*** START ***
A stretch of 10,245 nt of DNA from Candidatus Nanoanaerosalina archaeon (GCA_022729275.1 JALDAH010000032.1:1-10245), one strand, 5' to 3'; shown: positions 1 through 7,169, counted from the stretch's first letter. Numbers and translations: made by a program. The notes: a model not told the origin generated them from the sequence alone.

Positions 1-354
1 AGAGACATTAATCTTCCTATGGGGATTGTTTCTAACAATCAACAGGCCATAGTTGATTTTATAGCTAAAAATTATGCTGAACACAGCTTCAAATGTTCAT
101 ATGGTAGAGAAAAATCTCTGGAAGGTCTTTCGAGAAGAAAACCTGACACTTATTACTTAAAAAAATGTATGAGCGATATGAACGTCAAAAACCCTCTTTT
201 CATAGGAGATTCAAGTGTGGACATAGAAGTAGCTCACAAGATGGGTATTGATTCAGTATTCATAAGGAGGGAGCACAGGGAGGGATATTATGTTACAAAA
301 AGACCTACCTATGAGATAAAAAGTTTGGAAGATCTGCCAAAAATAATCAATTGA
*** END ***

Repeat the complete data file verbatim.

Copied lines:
A stretch of 10,245 nt of DNA from Candidatus Nanoanaerosalina archaeon (GCA_022729275.1 JALDAH010000032.1:1-10245), one strand, 5' to 3'; shown: positions 1 through 7,169, counted from the stretch's first letter. Numbers and translations: made by a program. The notes: a model not told the origin generated them from the sequence alone.

Positions 1-354
1 AGAGACATTAATCTTCCTATGGGGATTGTTTCTAACAATCAACAGGCCATAGTTGATTTTATAGCTAAAAATTATGCTGAACACAGCTTCAAATGTTCAT
101 ATGGTAGAGAAAAATCTCTGGAAGGTCTTTCGAGAAGAAAACCTGACACTTATTACTTAAAAAAATGTATGAGCGATATGAACGTCAAAAACCCTCTTTT
201 CATAGGAGATTCAAGTGTGGACATAGAAGTAGCTCACAAGATGGGTATTGATTCAGTATTCATAAGGAGGGAGCACAGGGAGGGATATTATGTTACAAAA
301 AGACCTACCTATGAGATAAAAAGTTTGGAAGATCTGCCAAAAATAATCAATTGA